One cannot simply be held as a member of a discourse community without holding any type of credibility in said group. For a person to be an established credible member of a community they must foster a set of very specific qualities. Using the ethos appeal I proved my credibility on the LEHS Color Guard team. In order to prove myself a credible member of the discourse community I had to first and foremost be a team player, I did so by always having a positive attitude and a willingness to learn, get better from correction, and above all by being selfless. Another quality I had to possess in order to be considered a credible member was work ethic, putting in the hard work and pushing through when the going got tough. Finally the last of the qualities was talent and the ability to perform the choreography given to us by the instructors, which might seem like the most important thing to possess when trying to prove credibility on the team, but to the directors of the LEHS Color Guard program, it wasn’t. My director would always say, “Hard work beats talent when talent refuses to work hard.” These qualities might not seem like much, but they were what made members of the team credible and what got us to winning 1st place in North Texas Color Guard Association Championships and what led us to be ranked 6th in Winter Guard International World Championships.
Often times my family and friends would be upset that I spent so much time at team activities, they would often nudge me in the direction of quitting based on the fact that color guard wasn’t important and it would have no positive effect for my future, that I was just “wasting my time.” To be honest, I couldn’t disagree more, I don’t think I would be both the person I am today or where I am today hadn’t it been for the fact that I joined the LEHS Color Guard. From my experience on the team, I matured and grew to understand that life is about taking risks and striving for success. The girl I used to be wouldn’t have made the go-getting choices I’ve made in my life now. Had I quit color guard I wouldn’t have successfully asserted myself as a member of a discourse community, and I wouldn’t have mastered the three rhetorical appeals of ethos, logos, and pathos.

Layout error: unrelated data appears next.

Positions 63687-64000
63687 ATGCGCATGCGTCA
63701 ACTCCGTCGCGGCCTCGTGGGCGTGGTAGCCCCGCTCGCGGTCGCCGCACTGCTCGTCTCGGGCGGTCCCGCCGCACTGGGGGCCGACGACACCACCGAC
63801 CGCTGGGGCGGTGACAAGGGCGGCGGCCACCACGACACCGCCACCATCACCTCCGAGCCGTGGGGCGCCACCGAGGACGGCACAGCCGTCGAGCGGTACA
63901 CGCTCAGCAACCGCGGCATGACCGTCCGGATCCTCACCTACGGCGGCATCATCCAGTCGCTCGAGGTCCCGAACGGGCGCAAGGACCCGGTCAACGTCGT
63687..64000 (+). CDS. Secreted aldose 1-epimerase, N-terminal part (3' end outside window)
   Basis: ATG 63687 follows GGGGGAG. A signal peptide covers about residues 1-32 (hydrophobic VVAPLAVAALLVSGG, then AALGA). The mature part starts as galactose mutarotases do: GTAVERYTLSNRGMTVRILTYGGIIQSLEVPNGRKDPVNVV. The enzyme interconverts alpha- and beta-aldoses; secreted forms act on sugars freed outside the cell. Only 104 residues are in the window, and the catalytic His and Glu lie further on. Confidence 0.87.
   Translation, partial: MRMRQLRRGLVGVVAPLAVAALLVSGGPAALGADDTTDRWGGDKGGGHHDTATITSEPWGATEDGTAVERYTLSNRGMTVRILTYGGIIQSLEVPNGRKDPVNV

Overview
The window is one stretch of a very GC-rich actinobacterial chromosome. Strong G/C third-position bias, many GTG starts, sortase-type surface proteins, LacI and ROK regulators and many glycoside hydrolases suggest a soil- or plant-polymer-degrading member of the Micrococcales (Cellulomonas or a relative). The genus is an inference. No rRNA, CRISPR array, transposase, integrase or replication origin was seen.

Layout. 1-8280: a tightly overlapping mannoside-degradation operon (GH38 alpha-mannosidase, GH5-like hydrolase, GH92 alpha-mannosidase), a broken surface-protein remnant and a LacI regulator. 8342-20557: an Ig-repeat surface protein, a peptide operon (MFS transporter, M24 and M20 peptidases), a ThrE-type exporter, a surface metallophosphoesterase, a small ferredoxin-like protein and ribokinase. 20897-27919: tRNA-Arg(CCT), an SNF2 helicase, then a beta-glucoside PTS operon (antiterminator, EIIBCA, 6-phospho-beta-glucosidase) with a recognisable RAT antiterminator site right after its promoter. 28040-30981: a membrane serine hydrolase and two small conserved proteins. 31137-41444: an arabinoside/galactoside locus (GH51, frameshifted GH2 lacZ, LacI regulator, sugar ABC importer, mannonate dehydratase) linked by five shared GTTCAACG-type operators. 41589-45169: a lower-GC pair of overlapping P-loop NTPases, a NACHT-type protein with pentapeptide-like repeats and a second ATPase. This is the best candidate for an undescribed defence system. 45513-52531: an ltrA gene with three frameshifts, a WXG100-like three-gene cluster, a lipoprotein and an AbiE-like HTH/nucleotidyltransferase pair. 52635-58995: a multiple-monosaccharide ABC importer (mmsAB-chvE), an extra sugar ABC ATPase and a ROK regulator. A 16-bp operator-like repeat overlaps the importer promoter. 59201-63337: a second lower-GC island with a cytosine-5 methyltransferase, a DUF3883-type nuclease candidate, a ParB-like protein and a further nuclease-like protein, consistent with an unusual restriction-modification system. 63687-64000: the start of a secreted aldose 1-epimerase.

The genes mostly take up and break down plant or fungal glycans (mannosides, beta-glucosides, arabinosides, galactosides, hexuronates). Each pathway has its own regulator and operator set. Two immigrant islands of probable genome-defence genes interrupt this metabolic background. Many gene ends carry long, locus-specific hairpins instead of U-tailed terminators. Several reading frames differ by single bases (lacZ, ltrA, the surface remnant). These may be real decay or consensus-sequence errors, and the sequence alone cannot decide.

Through my experience in joining the discourse community of the Little Elm High School Color Guard, I have a newfound appreciation for the rhetorical appeals of ethos, logos, and pathos. These rhetorical appeals have effects on my life far beyond what I expected they would. I went from being a shy and reserved girl to one that is confident in herself, her ability to join discourse communities, and ready to take on any challenges life throws her way. I now find that it is a vital part of life that people join discourse communities and master the three rhetorical appeals of ethos, logos, and pathos.